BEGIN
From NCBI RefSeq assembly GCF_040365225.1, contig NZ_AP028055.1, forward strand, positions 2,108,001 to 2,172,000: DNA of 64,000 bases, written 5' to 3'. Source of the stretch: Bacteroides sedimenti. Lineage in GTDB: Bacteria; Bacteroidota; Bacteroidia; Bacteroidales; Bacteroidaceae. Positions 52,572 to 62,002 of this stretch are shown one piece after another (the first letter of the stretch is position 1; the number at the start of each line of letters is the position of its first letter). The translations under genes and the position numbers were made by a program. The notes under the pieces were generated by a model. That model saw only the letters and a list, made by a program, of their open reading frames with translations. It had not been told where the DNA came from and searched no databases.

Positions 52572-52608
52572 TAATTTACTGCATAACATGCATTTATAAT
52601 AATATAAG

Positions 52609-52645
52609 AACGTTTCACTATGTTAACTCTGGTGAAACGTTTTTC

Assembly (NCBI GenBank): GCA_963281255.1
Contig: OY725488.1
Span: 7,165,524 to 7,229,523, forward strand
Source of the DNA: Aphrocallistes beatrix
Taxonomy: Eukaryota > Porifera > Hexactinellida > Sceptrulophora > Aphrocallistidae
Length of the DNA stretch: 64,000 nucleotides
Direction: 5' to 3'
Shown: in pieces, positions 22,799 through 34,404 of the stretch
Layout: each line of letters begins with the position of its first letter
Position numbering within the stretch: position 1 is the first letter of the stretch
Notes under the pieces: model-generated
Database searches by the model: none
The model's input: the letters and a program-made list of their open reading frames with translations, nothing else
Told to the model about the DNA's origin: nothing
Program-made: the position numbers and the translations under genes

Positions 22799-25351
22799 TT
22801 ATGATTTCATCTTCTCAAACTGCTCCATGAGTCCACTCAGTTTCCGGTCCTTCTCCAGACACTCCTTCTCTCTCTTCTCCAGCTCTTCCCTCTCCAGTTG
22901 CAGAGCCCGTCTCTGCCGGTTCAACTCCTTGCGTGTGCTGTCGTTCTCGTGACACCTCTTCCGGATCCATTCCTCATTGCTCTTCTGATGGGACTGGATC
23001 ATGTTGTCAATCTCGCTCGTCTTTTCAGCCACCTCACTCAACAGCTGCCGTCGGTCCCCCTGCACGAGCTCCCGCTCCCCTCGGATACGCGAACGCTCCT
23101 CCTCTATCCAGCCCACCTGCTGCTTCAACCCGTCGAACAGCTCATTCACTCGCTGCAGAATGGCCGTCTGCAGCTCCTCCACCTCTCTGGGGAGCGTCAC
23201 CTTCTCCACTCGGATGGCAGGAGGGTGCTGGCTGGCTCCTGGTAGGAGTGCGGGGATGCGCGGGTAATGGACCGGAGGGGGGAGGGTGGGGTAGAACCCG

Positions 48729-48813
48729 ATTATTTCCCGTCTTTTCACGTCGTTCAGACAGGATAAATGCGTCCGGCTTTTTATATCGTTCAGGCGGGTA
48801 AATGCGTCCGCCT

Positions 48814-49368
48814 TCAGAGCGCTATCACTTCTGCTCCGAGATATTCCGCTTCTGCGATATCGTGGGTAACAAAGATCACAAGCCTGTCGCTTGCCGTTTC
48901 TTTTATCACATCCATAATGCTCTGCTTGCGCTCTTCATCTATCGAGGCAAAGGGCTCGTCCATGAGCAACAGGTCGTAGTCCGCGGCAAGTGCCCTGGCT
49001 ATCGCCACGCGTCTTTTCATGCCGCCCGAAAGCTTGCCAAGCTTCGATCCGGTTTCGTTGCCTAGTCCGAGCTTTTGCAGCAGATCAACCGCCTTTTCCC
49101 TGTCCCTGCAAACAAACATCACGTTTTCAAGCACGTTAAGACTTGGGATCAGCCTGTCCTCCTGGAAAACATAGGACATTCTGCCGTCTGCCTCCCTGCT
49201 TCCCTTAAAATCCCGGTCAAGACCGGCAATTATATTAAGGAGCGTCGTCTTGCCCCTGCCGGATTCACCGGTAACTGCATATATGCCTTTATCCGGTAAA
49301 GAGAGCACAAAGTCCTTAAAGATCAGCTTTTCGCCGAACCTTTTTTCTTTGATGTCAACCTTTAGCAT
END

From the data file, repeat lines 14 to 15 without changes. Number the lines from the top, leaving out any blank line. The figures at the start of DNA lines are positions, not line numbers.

Shown: in pieces, positions 22,799 through 34,404 of the stretch
Layout: each line of letters begins with the position of its first letter